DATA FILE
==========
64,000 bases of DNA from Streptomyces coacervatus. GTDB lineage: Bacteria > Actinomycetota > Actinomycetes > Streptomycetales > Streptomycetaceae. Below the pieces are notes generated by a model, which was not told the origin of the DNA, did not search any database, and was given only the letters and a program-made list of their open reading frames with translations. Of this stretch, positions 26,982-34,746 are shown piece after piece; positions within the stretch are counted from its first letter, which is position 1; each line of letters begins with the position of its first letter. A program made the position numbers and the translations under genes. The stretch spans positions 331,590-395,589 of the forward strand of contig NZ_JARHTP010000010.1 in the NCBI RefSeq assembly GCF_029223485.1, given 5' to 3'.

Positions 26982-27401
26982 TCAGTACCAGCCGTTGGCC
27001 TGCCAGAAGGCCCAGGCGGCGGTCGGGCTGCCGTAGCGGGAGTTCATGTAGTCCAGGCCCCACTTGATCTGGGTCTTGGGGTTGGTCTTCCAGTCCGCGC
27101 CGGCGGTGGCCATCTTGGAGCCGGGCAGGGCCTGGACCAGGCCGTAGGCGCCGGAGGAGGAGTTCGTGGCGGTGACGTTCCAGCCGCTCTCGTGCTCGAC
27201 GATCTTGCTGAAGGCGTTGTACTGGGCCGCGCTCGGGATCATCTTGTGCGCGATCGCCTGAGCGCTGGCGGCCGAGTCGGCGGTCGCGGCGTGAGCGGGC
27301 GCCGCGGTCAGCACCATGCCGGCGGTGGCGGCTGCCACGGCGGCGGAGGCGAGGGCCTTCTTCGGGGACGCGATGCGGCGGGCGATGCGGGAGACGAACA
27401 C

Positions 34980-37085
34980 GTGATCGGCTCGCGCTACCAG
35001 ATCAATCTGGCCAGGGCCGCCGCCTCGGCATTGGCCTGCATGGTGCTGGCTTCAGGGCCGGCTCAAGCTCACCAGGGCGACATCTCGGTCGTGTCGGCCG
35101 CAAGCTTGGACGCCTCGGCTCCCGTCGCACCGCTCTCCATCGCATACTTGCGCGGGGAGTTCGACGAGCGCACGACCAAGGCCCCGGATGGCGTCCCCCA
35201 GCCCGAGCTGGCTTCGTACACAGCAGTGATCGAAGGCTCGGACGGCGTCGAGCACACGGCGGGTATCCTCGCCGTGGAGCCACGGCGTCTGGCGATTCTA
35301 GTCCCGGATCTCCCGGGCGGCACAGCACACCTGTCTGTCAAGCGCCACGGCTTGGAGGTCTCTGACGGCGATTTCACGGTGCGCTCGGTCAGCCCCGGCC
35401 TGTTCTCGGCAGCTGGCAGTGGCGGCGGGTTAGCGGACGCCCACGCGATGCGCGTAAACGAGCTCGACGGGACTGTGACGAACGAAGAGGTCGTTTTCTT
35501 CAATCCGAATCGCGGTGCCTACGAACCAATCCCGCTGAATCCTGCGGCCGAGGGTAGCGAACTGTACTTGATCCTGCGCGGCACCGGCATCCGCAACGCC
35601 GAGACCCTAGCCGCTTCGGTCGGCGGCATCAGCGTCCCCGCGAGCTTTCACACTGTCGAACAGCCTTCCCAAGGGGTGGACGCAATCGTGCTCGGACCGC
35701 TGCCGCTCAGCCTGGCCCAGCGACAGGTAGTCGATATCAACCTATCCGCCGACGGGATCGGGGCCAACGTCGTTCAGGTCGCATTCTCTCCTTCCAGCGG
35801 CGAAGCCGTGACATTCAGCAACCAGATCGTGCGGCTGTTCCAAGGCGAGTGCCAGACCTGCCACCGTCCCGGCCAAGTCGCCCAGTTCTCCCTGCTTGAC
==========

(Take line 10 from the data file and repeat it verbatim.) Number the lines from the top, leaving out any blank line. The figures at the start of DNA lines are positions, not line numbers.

34980 GTGATCGGCTCGCGCTACCAG